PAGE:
The Illawarra Business Chamber is today calling for the introduction of a National Broadband Service Guarantee to improve the quality of service for businesses and households under the National Broadband Network (NBN).

This follows a submission by the NSW Business Chamber to the Australian Competition and Consumer Commission’s (ACCC) Inquiry into NBN wholesale service standards which proposes the National Broadband Service Guarantee. The proposal includes the following measures to address major shortcomings in the rollout and operation of the National Broadband Network:

  1. Guaranteed service standards where the business customer may be entitled to compensation for a failure to deliver to set standards.

  2. Specifications and quality checks of installation work and coordination of works.

  3. Connection offers containing terms and conditions relevant to the connection and service levels.

  4. Effective management of customer site visits between parties.

  5. Requirements to maintain service continuity when customers migrate to the NBN. Specifically, the management of the connection, disconnection and reconnection of premises, including where the disconnection has impacted non-NBN customers due to NBN work.

  6. Dispute resolution and consultation procedures.

  7. A compliance, performance and reporting regime underpinned by enforcement provisions which include civil penalties.

  8. Establishment of a customer consultative group (made up of business, community and residential stakeholders) to advise on broadband impacts. 

 
Illawarra Business Chamber Executive Director Adam Zarth said that 43 per cent of businesses surveyed across the Illawarra and South Coast by the NSW Business Chamber are waiting more than 4 weeks to get internet access after a NBN service is installed, and a similar percentage are dissatisfied with their NBN service.  
 
“In late 2017, the Chamber conducted a state wide survey of members and we found delays and disruptions in the rollout of the NBN were costing NSW businesses on average, more than $9,000,” said Mr Zarth.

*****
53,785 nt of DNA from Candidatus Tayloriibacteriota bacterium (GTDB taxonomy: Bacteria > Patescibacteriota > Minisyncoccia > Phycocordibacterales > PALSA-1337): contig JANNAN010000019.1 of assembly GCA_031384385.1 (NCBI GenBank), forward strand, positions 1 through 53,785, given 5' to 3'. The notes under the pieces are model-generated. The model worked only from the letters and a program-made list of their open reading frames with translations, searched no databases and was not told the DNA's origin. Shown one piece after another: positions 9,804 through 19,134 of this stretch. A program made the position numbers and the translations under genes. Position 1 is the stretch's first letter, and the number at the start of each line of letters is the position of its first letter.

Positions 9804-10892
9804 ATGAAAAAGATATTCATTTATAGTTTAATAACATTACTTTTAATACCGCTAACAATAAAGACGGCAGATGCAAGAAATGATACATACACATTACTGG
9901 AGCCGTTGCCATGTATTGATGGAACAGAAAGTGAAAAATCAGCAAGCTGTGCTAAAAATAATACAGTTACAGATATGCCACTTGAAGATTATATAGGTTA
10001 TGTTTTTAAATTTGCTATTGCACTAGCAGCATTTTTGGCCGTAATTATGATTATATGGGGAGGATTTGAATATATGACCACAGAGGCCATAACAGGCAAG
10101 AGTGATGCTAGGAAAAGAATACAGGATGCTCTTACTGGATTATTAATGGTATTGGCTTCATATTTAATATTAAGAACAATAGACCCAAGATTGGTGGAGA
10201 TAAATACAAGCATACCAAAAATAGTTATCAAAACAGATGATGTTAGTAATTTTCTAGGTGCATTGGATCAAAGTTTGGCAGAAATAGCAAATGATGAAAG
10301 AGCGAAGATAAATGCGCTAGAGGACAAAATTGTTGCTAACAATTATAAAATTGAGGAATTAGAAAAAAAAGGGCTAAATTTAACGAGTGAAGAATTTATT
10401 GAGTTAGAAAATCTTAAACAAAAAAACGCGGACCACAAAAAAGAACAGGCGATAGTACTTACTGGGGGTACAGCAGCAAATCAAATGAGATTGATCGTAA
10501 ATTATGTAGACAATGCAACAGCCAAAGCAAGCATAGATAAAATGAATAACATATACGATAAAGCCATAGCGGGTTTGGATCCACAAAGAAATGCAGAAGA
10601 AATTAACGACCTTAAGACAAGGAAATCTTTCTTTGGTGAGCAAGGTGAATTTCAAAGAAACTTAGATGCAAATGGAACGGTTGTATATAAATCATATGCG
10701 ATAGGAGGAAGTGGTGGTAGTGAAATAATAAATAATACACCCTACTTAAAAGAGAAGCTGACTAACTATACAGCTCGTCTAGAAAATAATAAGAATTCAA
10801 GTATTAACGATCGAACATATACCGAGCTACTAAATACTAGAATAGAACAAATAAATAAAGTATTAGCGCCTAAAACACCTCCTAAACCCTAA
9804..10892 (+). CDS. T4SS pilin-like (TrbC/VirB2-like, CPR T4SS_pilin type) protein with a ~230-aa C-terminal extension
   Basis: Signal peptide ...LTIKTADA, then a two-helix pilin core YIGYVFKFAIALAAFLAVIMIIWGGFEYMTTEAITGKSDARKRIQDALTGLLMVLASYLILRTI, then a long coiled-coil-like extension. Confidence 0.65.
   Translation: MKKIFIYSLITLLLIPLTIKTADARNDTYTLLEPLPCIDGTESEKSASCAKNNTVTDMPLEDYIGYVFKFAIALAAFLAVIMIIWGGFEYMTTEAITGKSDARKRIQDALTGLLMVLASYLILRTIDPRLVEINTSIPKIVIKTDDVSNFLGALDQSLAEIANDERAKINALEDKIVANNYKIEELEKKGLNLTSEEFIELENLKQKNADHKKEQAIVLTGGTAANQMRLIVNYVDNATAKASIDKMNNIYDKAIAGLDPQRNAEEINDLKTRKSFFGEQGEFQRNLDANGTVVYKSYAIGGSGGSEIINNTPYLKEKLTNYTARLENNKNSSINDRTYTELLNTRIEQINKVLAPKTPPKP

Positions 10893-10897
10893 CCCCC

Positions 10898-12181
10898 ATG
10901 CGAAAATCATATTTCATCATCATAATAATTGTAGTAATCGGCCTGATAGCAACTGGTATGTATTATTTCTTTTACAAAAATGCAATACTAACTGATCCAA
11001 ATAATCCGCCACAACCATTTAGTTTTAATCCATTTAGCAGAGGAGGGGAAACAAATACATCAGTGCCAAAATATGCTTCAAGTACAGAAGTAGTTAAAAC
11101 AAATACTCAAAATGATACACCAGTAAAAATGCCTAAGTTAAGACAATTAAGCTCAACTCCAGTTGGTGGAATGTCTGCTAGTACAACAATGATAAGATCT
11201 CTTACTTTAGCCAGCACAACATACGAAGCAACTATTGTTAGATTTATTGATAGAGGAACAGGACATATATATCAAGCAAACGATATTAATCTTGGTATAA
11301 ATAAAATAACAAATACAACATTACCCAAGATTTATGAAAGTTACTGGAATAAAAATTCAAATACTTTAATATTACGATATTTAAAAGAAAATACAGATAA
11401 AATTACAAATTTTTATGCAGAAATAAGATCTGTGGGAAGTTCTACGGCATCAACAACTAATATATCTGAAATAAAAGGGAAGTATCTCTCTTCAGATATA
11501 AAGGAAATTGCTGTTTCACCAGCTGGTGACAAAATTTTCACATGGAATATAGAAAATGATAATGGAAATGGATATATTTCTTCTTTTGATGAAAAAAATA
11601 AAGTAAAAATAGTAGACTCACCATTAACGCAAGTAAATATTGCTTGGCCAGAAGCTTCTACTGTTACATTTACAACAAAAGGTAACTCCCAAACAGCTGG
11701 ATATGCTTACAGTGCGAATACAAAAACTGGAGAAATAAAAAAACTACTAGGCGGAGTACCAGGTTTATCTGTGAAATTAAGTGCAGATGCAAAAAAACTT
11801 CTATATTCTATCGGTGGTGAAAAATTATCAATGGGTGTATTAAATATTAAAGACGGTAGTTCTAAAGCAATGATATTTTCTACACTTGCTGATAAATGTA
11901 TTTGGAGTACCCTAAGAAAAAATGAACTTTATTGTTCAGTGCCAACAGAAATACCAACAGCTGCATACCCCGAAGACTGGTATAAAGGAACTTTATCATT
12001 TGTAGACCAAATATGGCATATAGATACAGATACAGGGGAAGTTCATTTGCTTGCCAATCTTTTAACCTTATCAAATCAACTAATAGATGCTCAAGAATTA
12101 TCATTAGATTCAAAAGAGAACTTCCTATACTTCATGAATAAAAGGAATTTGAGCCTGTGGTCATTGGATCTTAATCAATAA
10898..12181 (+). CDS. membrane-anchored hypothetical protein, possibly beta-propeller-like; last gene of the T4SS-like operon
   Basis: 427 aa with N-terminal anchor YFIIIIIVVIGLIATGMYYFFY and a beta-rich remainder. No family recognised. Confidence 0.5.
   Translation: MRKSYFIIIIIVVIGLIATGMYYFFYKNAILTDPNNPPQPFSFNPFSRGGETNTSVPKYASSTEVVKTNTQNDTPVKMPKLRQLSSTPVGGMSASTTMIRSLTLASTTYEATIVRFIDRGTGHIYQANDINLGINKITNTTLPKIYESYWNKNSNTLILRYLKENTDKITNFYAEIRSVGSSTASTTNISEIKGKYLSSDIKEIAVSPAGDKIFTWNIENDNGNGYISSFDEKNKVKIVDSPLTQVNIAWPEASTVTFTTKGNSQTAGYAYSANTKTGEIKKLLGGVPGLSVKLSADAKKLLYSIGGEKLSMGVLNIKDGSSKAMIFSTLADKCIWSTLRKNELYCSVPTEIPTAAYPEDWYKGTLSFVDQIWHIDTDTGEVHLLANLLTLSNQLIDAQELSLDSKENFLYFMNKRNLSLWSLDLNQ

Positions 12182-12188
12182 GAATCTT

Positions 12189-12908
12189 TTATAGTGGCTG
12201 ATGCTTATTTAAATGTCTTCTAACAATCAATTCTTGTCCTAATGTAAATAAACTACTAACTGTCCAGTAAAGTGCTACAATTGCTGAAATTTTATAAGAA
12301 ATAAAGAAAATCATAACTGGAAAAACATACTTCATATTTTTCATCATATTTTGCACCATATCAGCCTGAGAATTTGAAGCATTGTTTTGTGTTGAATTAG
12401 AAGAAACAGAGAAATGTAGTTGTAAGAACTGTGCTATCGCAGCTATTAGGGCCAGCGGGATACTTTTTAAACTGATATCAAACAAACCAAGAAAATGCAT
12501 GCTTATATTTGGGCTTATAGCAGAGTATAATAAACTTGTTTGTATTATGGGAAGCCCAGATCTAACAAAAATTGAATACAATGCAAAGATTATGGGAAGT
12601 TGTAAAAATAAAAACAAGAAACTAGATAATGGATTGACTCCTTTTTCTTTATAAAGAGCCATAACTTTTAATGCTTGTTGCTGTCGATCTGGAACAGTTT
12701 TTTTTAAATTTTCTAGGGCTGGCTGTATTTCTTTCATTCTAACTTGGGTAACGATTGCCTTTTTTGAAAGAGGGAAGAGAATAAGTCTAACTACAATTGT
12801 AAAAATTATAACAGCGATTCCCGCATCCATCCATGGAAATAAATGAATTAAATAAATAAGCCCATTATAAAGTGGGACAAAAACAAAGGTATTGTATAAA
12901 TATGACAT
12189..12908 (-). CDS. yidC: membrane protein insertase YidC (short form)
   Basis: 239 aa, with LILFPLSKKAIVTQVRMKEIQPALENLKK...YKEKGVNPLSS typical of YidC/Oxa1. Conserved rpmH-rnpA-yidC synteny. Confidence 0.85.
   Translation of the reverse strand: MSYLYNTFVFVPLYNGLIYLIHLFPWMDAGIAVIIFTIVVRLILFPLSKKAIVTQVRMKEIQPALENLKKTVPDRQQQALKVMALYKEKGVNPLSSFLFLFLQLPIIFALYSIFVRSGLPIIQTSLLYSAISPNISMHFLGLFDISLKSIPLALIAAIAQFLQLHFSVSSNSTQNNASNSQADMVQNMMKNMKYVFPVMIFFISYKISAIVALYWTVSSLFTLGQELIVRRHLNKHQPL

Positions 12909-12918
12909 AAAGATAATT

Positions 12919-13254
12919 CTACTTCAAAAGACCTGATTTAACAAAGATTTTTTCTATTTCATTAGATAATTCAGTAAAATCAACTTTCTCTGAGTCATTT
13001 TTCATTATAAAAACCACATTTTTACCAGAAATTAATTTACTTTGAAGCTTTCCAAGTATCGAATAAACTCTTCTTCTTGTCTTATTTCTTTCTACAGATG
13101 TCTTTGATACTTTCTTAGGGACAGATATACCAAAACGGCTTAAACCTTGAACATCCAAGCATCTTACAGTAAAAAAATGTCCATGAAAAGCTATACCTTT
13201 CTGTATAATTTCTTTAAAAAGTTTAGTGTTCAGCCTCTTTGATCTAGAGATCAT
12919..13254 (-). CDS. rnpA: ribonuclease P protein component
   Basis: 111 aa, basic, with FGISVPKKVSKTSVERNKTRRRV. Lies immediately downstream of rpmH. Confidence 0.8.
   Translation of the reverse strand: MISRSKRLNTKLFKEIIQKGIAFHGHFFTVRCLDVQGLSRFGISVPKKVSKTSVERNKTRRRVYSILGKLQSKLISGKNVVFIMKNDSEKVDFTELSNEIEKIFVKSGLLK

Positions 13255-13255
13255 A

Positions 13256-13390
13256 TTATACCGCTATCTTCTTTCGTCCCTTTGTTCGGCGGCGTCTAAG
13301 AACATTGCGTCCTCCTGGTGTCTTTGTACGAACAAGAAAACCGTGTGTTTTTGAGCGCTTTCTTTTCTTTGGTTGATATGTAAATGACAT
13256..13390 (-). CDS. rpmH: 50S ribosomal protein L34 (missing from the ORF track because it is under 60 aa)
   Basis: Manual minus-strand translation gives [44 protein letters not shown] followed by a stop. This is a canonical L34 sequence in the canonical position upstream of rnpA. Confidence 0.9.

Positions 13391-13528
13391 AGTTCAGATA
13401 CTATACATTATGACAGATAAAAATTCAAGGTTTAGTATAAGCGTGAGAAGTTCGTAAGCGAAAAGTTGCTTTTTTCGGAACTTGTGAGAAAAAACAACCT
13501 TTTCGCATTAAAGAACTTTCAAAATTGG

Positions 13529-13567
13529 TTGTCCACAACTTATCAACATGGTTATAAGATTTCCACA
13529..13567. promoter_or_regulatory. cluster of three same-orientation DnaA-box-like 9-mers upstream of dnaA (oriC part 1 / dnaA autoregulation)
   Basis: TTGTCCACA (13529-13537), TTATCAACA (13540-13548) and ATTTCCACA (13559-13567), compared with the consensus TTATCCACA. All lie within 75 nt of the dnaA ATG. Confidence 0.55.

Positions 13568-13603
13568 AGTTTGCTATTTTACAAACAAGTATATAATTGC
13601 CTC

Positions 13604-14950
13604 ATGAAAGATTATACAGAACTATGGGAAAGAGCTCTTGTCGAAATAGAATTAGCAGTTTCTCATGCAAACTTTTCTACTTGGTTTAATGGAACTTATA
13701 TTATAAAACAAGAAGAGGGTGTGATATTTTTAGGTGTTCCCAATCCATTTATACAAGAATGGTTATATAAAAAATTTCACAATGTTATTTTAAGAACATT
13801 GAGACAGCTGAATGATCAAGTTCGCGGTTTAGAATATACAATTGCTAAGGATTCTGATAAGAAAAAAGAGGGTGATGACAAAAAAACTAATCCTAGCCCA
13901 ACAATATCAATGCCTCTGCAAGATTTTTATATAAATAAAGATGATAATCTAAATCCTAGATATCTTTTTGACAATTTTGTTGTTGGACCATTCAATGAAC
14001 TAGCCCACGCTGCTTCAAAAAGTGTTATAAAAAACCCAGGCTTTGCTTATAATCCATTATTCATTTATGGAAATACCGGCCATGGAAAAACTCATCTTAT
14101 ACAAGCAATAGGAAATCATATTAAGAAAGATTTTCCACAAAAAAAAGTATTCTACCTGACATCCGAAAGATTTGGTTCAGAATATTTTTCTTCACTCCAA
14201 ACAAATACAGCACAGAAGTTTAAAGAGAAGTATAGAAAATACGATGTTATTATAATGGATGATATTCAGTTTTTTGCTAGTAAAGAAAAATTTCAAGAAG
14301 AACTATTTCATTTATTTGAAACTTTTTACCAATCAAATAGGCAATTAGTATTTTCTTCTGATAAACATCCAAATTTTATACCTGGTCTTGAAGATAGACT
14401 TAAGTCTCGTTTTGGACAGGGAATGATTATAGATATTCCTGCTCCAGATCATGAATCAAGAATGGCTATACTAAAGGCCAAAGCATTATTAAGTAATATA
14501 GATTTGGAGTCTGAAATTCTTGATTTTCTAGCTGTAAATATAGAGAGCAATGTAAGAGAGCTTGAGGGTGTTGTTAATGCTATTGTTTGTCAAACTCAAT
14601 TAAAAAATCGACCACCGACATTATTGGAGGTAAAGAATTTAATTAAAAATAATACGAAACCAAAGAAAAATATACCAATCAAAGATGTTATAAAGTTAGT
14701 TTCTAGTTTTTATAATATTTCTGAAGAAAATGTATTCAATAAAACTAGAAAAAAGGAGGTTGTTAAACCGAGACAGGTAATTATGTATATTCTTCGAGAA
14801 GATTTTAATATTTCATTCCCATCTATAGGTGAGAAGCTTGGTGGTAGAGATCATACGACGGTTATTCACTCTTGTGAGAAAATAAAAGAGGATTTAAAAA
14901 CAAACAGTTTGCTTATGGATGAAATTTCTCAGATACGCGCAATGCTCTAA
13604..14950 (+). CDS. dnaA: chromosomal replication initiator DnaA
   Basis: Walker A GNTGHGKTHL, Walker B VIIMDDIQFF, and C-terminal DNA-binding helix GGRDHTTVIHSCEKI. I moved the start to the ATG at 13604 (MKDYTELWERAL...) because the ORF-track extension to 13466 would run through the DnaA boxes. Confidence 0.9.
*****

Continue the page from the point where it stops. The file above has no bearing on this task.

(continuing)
“That’s simply not good enough when you consider the amount of business done via the internet.  We have too many examples where businesses can’t trade or process transactions because of serious failures with broadband services. 
 
“It is of concern that this is affecting essential services in areas such as health care, transport and security.
 
“The issues faced by businesses relate primarily to a lack of accountability, responsibility and cooperation between the parties involved in the provision of broadband services. 
 
“There does not seem to be any real coordination between these parties on the management of customer outcomes, even something as simple as turning up to service appointments proves challenging.
 
“The introduction of a National Broadband Service Guarantee would protect businesses and ensure service providers are held to account for this essential service.
 
“The guarantee would be enforced by a single regulator, namely the ACCC, who would be responsible for all compliance.
 
“The introduction of a National Broadband Service Guarantee would result in improved collaboration in the delivery of broadband services and help reduce the frustration and confusion currently faced by consumers in resolving faults and service failures.
 
“Drop-outs, poor installations, and service faults are crippling for business and something needs to be done urgently to put the onus back on the parties supplying broadband services to deliver what they promise by assuming responsibility and better coordinating their efforts.”

Media Contact:

Katherine Baker NSW Business Chamber Policy Advisor M: 0417 135 858